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Journal of Cold War Studies 5.3 (2003) 147-150

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Mario Frank, Walter Ulbricht: Eine deutsche Biographie.Berlin: Siedler, 2001. 537 pp. € 24.

Access to archives in formerly Communist countries has moved Cold War historiography forward in important ways, but "new" biographical studies thus far have been lagging behind other formats. One reason might be that one cannot immediately produce a serious, academic biography of a figure whose career spanned decades. Instead, this sort of project requires a long scholarly involvement with both the life and the times of the subject, as well as a thorough knowledge of the scholarship in relevant fields. It frequently takes the researcher to many different archives, often in more than one country. The results can be extremely valuable, as William Taubman has shown with his new biography of Nikita Khrushchev. However, Taubman's book—more than twenty years in the making—also amply confirms that the most weighty biographical projects often are the culmination of many years of professional research and writing. [End Page 147]

Mario Frank's new biography of the first Communist leader of the German Democratic Republic (GDR), Walter Ulbricht, is not in the same league as Taubman's work, but it is valuable nonetheless. According to the book's dust jacket, Frank was born in the GDR (Rostock) but grew up in Switzerland and studied law in West Germany. At the time his book was published, he was business manager at two news- papers in the state of Saxony.

Frank's book is actually the second Ulbricht biography that has come out since the collapse of the GDR, the state Ulbricht worked so relentlessly to create and maintain. Because Frank draws on much more extensive archival evidence and more recent (virtually all German) Cold War scholarship, his book improves considerably on Norbert Podewin's 1995 volume, Walter Ulbricht: eine neue Biographie (Berlin: Dietz, 1995).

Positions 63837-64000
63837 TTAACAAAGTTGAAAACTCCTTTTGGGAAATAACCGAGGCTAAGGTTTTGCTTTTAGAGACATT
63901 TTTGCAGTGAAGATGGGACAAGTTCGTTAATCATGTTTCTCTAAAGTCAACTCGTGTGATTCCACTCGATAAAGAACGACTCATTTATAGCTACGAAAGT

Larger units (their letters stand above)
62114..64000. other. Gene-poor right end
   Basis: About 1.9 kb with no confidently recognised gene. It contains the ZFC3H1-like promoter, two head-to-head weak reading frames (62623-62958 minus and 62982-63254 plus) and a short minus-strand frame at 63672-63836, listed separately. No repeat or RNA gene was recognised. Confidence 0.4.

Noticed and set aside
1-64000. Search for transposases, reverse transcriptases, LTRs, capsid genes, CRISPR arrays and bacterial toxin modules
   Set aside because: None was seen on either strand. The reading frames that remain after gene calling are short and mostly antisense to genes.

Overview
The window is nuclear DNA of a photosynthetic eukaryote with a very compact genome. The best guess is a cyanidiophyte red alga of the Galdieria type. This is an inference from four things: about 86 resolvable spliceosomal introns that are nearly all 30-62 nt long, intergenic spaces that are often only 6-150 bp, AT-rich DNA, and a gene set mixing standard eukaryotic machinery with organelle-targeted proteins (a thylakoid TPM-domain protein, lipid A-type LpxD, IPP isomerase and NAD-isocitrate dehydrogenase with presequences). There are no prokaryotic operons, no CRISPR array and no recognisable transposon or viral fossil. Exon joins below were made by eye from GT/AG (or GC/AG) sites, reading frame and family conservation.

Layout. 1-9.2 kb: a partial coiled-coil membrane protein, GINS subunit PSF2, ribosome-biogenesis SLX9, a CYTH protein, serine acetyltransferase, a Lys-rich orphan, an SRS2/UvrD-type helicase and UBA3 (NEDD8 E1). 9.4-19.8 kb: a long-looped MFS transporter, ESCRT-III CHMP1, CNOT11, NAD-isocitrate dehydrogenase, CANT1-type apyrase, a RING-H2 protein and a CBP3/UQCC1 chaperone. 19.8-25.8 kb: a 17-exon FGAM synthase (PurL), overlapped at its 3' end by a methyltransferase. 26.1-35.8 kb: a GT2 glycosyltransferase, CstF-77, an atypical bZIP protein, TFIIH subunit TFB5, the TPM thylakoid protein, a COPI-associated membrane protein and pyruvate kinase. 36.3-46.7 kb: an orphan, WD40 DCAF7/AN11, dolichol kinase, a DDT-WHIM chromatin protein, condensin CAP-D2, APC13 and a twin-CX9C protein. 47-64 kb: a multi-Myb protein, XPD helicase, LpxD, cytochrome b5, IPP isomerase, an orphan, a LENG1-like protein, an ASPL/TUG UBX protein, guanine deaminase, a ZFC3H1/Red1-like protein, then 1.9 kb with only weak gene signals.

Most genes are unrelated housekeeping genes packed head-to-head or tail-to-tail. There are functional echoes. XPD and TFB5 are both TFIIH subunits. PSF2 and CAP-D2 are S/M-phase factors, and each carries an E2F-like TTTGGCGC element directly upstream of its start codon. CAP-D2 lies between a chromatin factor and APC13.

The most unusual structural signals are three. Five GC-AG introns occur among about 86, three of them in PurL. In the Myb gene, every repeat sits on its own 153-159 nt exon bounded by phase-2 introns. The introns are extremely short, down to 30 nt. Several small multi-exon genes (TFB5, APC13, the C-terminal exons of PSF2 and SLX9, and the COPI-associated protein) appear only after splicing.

In spite of the considerable research that Frank has put into his book, it is not quite the study that a scholar might wish for. Although he has used genuinely new Russian archival materials on Ulbricht's career in the 1920s and 1930s as an official in the German Communist Party (KPD) and the Comintern, Frank's research barely scratches the surface of the vast holdings of the archives of the former GDR and its ruling party, the Socialist Unity Party of Germany (SED). His use of selected new scholarship on the GDR makes up for some but not all of these missed opportunities. Finally, although the book is more than a plain, straightforward description of Ulbricht's life and career, it is something less than a relentlessly analytical treatment of its subject and his times.

What we get from Frank is not so much a genuinely new perspective (although we do learn some interesting new details) as a fuller picture of the Ulbricht already known to specialists. For example, Frank does an excellent job showing how Ulbricht, from the beginning of his career as a professional revolutionary in 1920 until the Khrushchev era, was an anxious and slavish follower of the Moscow line, wherever it led. This orientation stood Ulbricht in good stead vis-à-vis what often were more independent-minded competitors for power in the KPD/SED, especially at moments when his aggressiveness and rudeness—his greatest liability as a leader—threatened to (and sometimes did) reduce his influence.

Ulbricht, Frank also shows, was not well-liked in the party (or by anyone, really—Frank says Ulbricht had no personal friends), and he did not distinguish himself as a man of ideas, contrary to his later self-aggrandizing claims. But he did have a sharp sense and ruthless appetite for power. Furthermore, he worked harder than anyone else and was generally better informed and better connected than his colleagues. In short, Ulbricht was well suited to survive in the increasingly Stalinized KPD. By World War II, after his own brush with the Moscow purge machinery in the late 1930s, he was at the head of his party, second only to Wilhelm Pieck.

After the...